A Manifesto for Youth

Ok I will say up front that this is NOT the manifesto I was planning for this week! And also, the below breaks my rules of being original content either from myself, or someone who has gifted me with their words.

HOWEVER, I saw the words below doing the rounds on facebook and I thought they were too powerful not to share. And also, they were just very simply typed out so I thought I could dress them up a bit and make them even MORE shareable!

I also don’t like to come across as even a little┬ábit preachy or judgmental and I realise the below could be interpreted that way, but if you look through to the the underlying message I think you will agree that it applies to pretty much everyone: the world doesn’t owe us a thing, it is up to us to make something of ourselves, no matter what challenges we face along the way.

The words are credited to an unnamed judge as told by the principal of┬áNorthland College in New Zealand – John Tapene.

Comments ... oh they do make my heart sing!

  1. This is fantastic Kelly! I’ll be sharing it with my kids.

    Bren and I went to parent/teacher interviews last night. Sol’s teacher (it’s a Grade 2/3 class) was telling me about how she loves teaching the students about sustainable energy, growing food, the heritage of Indigenous Australians, healthy eating, and identifying virtues in themselves and others.

    To quote her directly, “If we’re not raising our children to improve the world for all of mankind, then why are we bothering to have children in the first place.”

    There’s a lot of selfishness in the world today, but more and more I’m seeing people push back hard against it.

    Thanks for being one of those voices.

    • Sol’s teacher sounds amazing! Is she the one who wants to get them into blogging too? I hope she has kids of her own – she would be an incredible mum!

      I love that thought about people pushing back against the selfishness in the world – you have such a lovely way with words!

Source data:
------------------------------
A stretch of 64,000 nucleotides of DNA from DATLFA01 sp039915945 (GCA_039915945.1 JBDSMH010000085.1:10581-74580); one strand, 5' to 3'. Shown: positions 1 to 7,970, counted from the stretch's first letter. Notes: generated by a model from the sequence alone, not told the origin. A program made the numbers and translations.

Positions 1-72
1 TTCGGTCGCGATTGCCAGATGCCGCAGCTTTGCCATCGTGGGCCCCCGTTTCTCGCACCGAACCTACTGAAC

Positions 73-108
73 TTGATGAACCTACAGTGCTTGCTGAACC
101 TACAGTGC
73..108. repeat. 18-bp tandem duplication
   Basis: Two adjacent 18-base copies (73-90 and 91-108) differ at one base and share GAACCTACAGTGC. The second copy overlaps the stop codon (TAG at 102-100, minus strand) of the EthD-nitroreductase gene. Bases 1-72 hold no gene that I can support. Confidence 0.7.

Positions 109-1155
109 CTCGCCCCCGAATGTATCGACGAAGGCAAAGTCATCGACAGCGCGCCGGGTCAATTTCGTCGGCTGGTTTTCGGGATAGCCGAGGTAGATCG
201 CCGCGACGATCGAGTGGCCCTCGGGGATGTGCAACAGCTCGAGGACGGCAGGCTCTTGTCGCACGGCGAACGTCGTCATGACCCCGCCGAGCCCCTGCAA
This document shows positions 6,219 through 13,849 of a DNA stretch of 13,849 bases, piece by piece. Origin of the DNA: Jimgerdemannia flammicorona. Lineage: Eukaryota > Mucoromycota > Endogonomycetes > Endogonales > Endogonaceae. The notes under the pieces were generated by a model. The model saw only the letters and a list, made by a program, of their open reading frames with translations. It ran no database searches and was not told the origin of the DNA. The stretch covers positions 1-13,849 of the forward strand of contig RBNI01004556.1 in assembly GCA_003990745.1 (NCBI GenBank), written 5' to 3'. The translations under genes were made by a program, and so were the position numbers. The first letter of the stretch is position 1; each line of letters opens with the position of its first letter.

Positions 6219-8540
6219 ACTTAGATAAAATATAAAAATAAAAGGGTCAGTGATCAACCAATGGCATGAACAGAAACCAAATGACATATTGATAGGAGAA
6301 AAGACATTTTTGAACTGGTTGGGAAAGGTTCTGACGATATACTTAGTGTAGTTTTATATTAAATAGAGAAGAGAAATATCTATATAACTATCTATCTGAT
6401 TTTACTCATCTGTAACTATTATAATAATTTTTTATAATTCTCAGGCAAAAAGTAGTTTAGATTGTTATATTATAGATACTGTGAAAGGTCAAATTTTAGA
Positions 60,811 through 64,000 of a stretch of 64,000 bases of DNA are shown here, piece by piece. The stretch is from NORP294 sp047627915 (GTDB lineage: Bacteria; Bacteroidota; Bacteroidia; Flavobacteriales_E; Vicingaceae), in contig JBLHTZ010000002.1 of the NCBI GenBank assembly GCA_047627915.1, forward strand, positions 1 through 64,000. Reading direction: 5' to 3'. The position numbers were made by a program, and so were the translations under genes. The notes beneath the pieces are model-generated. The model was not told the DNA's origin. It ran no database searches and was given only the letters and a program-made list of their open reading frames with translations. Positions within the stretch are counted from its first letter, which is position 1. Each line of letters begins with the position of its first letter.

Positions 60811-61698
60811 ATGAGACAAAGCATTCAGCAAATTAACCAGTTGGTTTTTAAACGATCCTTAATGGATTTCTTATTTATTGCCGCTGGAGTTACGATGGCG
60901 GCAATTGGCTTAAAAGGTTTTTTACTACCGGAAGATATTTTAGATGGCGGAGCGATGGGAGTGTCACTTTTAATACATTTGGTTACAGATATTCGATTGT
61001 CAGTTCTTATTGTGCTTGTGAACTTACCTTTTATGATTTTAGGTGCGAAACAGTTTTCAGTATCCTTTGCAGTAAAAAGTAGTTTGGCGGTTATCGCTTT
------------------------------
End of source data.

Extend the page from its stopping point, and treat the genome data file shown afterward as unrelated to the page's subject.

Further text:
2. Hi Kelly,
    F A N T A S T I C.
    I read that too, and I like how you have put it out there.
    Was thinking about the background (coz I am soooo visual)…did you choose that to “look” like a traditional Maori type of weave …it’s not my area of expertise, but I am not a fan of brown (unless its chocolate) and then when I looked more into it, I saw that it may have its origin in from a culture where this quote has been sourced.
    or should I just try not to over think?
    Kel, I am going to use this manifesto for my Thankful Thursday post tomorrow on the blog.

    THANK you!
    Denyse x

    • LOL I didn’t choose that brown for any particular reason other than I liked the pattern and I wanted to use a different colours to the blues and teals that I tend to gravitate towards!
      And I am so pleased you will use this on your blog – it is such a magic piece of dialogue, it NEEDS to be shared!

  3. This manifesto is reminiscent of the old ‘Don’t ask what your country can do for you, ask what you can do for your country!’ I love the message that the world does not owe us a living – it’s up to us to use our energy and be deliberate creators on this planet. I’ve often thought what an enormous ‘work force’ of energy and vigour is lying dormant in the youth one sees hanging around at shopping malls and train stations and one imagines sitting everywhere in front of computers. My personal (and business) vision is a world in which millions are doing what they love rather than enduring their work.

    • I just love the line about ‘you owe the world your energy. time and talent”. I think they are amazing words to live by and if we all lived by those … imagine how amazing this world would be!


  1. […] If you have a look at the below you can see the two spikes in traffic on the days I published first a Manifesto for Success and then a Manifesto for Youth. […]

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